In this post we will walk step by step through how to solve DOM XSS in document.write sink using source location.search on PortSwigger. This lab’s difficulty is Apprentice and it is the third lab in the  Cross-Site Scriping labs on Portswigger.

Link to lab: https://portswigger.net/web-security/cross-site-scripting/dom-based/lab-document-write-sink

To start the lab click the ‘Access the Lab’ button.

When we begin the lab we will be presented with a blog featuring a search field and a few blog posts. Don’t worry if the content differs from the screenshot; PortSwigger Labs can modify the content each time the lab is initiated.

To start our test let’s begin by using the ‘Search’ field. We can type anything into this field to test and then click the ‘SEARCH’ button. This example we can use asd123. This action will load the page with ‘what we typed’ being reflected back and displayed on the page.

Upon inspecting the HTML code it becomes evident that JavaScript is used on the page, and the img tags’s src attribute corresponds to ‘asd123’ within the ‘searchTerms’ parameter.

When examining the JavaScript code we can see the code utilize the document.write function to write content to the DOM and has the capability to process user input from location.search.

The document.write function in JavaScript can be considered potentially dangerous in certain situations, particularly in modern web development practices. The function can overwrite the entire content of a webpage if it’s called after the document has fully loaded.

Understanding this, we can exploit the document.write function and location.search to inject a JavaScript payload into the application.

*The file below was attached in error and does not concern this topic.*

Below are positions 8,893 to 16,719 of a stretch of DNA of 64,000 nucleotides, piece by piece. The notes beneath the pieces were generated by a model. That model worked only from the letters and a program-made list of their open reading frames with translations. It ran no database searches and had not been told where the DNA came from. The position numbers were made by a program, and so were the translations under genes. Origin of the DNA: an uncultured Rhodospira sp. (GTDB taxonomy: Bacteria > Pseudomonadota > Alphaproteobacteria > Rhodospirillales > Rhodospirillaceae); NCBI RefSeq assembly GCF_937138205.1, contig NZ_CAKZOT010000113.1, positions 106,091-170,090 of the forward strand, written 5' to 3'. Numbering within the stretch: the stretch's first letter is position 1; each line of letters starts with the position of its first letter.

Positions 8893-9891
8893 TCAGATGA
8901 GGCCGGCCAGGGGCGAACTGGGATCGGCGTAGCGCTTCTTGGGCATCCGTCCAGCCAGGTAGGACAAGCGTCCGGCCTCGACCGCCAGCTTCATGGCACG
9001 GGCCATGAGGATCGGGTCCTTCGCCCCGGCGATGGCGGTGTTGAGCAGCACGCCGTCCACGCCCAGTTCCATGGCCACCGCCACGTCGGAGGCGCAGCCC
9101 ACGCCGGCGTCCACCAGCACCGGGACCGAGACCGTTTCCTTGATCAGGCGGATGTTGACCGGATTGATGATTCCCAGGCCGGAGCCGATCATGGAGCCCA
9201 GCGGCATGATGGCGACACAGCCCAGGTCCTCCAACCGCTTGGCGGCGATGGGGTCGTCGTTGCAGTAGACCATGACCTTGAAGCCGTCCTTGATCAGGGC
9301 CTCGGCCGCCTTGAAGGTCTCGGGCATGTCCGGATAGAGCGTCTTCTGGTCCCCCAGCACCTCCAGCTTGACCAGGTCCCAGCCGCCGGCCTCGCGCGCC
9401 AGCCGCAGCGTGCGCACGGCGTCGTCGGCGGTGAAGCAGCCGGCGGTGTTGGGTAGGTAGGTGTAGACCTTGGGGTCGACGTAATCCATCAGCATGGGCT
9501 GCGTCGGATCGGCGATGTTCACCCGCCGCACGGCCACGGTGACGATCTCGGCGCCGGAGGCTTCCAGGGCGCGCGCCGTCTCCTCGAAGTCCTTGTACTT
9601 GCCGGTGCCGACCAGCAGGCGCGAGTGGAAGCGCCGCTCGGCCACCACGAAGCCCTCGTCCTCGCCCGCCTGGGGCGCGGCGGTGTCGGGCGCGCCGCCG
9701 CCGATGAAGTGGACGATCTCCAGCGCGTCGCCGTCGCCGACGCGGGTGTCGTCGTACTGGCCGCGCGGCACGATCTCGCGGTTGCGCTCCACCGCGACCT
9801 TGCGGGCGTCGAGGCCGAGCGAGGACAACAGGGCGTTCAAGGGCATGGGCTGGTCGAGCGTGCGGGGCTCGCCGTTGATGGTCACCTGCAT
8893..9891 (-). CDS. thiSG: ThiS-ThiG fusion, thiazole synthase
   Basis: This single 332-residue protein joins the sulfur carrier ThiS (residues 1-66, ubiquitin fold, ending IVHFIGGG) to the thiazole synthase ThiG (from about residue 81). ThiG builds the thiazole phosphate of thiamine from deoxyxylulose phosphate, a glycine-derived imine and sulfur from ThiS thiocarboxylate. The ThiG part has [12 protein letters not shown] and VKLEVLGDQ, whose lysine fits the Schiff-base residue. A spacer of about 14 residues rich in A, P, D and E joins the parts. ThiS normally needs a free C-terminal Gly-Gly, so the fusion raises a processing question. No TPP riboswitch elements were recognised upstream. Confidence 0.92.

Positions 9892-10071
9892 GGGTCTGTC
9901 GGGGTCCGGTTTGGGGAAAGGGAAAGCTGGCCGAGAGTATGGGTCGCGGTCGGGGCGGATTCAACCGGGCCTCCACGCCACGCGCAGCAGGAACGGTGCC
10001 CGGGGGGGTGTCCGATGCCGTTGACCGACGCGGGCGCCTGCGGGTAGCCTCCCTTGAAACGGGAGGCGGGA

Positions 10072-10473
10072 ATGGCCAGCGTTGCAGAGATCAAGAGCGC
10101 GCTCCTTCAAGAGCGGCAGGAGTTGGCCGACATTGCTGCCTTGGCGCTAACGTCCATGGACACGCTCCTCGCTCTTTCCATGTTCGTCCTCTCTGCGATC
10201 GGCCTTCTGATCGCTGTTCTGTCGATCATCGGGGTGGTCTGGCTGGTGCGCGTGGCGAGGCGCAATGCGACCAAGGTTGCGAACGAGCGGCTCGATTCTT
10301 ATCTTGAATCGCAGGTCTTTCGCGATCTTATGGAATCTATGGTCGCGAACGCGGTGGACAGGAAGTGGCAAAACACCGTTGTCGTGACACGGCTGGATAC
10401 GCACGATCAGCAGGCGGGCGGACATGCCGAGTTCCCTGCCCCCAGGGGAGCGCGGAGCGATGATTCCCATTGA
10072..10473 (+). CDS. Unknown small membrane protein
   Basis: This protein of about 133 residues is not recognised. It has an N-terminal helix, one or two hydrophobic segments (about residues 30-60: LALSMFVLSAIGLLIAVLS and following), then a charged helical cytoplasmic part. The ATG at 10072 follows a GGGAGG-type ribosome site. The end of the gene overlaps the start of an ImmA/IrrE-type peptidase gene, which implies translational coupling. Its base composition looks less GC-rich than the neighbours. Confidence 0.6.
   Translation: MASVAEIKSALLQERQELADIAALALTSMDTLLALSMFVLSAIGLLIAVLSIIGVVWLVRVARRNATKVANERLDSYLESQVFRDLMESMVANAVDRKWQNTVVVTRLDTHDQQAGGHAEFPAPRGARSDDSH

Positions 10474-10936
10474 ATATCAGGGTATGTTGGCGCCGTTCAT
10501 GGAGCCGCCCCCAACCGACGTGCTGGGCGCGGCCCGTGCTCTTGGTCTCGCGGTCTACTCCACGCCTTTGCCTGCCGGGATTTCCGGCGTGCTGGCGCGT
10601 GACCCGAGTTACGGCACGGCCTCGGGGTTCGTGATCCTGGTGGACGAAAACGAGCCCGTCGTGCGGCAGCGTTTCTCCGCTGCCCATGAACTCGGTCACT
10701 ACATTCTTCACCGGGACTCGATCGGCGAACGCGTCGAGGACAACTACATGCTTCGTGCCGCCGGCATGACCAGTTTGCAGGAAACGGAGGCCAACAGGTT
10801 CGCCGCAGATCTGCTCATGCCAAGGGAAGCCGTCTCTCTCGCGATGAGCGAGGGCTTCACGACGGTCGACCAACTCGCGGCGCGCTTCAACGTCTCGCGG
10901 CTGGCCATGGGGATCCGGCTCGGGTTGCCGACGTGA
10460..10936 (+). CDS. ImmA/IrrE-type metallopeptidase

Using the payload '"><script>alert(1)</script> we can bypass the img tag’s src attribute and inject our JavaScript code into the web page. The code will go into location.search and then be interpreted by document.write function.

When clicking the search button we’ll observe the alert function displaying 1. This serves as a clear demonstration of successfully injecting JavaScript into the page and exploiting the document.write function.

We should examine the HTML source code. After the img tag with the lone double quote we discover <script>alert(1)</script>. This is a result of our previous escape of the img tag’s src attribute using “>.

We should also take note of the payload reflected in the URL.

By successfully executing JavaScript on the web page we’ve effectively solved the lab!

That completes the lab! Well done! If you found this helpful, please send me a tweet and tell me what you thought! Feedback is always appreciated!

Jarrod